Ask Jake and Carolyn Geis how they met, and the couple laughs. "Once upon a time," Jake begins, pausing dramatically, "there was a bacon-eating contest at the vet school."
"The ladies' division had 3 minutes to eat half a pound of bacon, and in 45 seconds, this pretty brunette girl downed it all, smoking the competition."
"I looked up," Carolyn cuts in, "and no one else was even halfway done."
It was, Jake jokes, clearly dusting off a well-worn line of his: "Love at first bite."
But Carolyn is much more than a bacon aficionado. The husband-and-wife team are part-time farmers and full-time veterinarians at the Tyndall Veterinary Clinic, in Tyndall, South Dakota.
In their spare time -- it's safe to say, not so much during calving season -- the Geises author a website, The Cow Docs (www.thecowdocs.wordpress.com), to relay their experiences of farming, herd health and marrying another vet. From a unique vantage point, the young couple is able to educate an online audience, as well as the farmers and ranchers with whom they interact on a daily basis.
BETTER TOGETHER AS VETS
Carolyn is 28 and a year into the veterinary practice, while 29-year-old Jake has been practicing the past few years. Both felt the pull of their familial roots when choosing a career path. "I wanted to return to a rural area, and I knew that my passion was working with livestock," Jake says. "It was a good fit for me in that aspect."
Carolyn's ambition stemmed from a childhood fear of people; but, she says softly, "Now I use it as an outlet for my talents and to help other people."
The clinic's reach extends from Tyndall, bleeding into western Yankton County and a little of Charles Mix County -- all at the southeastern portion of the state. Jake focuses 80% of his work tending to beef cattle -- half in the clinic, half in the country -- while Carolyn sees about 50% small animals during clinic hours. "We split up calls equally, though," Carolyn says. And during calving season, that after-hours work is touch and go. "I didn't go to bed a few nights ago," she adds.
The couple puts their skills sets to good use. "I studied a lot of the small ruminants -- goats and sheep, and I do surgeries," Carolyn says. Jake enjoys cattle. "Tomorrow," Carolyn adds, wryly, "he gets to spay a dog."
But, she says, "we get to bounce cases off one another."
"We get along all right," Jake adds.
As Educators. Jake and Carolyn began The Cow Docs as an educational tool -- an extension of the skills they've gleaned as vets and in farming. "I've always been a person who feels if you want something to change, you can't wait for someone else to do it," Jake says. Topics they tackle range from how cattle are bought and sold, GMOs and water use to night calls, calving season and working together on the farm and in the clinic. The couple bases blog topics on mainly noncontroversial issues to help build a reader relationship.
"We really like to reach readers a few generations removed from the farm with an interest [in ag] but not a lot of experience or knowledge," Jake says. "I like that group; they don't come in with a lot of really strong biases. They're more interested in learning rather than justifying their own opinions."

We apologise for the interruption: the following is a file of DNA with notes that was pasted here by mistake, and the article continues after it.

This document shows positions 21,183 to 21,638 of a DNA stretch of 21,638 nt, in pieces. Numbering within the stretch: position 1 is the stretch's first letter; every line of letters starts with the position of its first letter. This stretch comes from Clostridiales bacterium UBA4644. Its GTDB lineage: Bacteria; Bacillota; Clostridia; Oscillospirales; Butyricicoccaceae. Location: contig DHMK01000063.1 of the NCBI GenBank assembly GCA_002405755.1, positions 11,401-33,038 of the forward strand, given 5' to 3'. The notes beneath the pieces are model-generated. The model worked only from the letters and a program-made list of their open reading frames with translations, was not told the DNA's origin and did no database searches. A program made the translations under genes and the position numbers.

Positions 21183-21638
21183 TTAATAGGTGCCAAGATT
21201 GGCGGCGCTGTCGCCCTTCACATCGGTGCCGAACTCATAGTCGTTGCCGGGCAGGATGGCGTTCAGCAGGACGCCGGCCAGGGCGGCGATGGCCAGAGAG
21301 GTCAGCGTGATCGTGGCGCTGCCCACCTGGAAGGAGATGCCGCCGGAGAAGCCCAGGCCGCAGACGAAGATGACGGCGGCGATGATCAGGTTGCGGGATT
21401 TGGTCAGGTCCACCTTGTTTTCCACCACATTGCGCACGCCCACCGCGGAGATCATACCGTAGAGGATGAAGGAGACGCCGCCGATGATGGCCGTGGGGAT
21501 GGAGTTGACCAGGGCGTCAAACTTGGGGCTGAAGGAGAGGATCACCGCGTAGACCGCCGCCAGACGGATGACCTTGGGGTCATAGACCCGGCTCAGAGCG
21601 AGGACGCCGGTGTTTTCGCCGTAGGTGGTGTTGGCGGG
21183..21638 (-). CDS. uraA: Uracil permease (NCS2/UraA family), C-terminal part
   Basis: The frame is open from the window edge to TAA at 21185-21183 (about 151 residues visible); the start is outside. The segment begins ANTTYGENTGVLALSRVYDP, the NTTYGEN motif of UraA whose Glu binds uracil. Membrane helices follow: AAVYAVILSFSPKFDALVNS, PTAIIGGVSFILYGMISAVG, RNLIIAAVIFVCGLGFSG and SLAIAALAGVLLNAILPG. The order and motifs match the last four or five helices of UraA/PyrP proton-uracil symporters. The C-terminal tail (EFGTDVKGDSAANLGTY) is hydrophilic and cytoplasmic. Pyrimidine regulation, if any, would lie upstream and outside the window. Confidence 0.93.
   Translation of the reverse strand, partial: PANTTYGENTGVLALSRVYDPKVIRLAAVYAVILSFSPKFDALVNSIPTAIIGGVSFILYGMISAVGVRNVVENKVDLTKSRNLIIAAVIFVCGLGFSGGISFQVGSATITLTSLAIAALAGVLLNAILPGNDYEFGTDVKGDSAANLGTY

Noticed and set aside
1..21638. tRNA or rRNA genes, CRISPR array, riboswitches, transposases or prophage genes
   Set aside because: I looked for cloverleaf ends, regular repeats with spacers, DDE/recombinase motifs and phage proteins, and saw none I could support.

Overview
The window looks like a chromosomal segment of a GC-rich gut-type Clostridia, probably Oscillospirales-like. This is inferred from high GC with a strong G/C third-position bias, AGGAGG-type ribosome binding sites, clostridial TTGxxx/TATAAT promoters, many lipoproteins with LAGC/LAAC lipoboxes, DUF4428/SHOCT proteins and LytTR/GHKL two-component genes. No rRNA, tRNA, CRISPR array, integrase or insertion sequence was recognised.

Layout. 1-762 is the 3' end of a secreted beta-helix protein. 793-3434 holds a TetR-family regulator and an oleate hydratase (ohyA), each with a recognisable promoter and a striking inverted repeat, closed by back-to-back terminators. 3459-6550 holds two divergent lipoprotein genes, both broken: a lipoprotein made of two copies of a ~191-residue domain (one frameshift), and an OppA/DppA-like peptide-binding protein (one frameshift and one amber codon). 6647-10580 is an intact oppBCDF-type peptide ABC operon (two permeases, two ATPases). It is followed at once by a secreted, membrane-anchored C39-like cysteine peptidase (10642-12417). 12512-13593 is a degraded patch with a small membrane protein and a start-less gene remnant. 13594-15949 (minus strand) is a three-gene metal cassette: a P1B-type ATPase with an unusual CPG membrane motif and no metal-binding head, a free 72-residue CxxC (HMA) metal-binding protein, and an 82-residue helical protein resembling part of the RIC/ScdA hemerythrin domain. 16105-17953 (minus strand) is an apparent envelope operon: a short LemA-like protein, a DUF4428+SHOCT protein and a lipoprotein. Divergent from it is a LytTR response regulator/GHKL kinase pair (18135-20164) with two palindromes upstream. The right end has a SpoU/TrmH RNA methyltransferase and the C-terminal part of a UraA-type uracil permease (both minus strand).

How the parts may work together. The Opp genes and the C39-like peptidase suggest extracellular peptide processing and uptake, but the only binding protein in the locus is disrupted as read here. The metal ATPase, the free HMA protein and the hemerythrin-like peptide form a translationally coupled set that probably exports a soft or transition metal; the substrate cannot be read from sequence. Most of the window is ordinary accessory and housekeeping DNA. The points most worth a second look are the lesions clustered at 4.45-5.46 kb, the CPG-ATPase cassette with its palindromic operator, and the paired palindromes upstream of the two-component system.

"We live about an hour from my folks and about two hours from hers," Jake explains. "And we run cows with both … it gets to be confusing."
Carolyn's parents, who farm in eastern South Dakota, grow corn and soybeans, and run a cow/calf operation. Jake's parents' cow/calf operation is located in northeast Nebraska, down the Missouri River.
Owning and operating cattle gives the Geises real-world experience that helps guide how they work with clients. "In our operations, things don't always go the way you want them to," Jake explains. "It helps us recognize the challenges our clients face."
Conversely, he says as a vet, it's his obligation to be as progressive as possible. As sixth-generation farmers, the Geises take what has worked -- good land stewardship, solid herd management -- and tinker with things that need to be updated. For instance, owning an operation and practicing veterinary medicine has driven home the points of good vaccination and preconditioning programs. "There's so much more evidence-based research now to back up some of these programs," Jake explains. "A lot of times in farming, there's a habit of 'lore' -- people doing things because that's the way they've always done them."
"One of the most widely used old methods during calving season is swinging a calf from the rafters. The old theory was it gets the fluid out of the lungs," Carolyn adds. "Now, we know that's probably more detrimental, and it's better to rub the calves down on the ground."
In general, the couple says, the majority of farmers and ranchers are open to new ways of doing things. "The main convincing factors are: 1) What extra work will I have to do? and 2) What's the reward going to be?" Carolyn says.
"And most things are one change at a time, not a whole overhaul," Jake follows.
When it comes to the rewards of the veterinary profession: "The paycheck," Jake deadpans. And they both laugh. "It's calving season," he adds, by way of explanation.
Carolyn cuts in. "Getting a live calf on the ground is always pretty rewarding, too."
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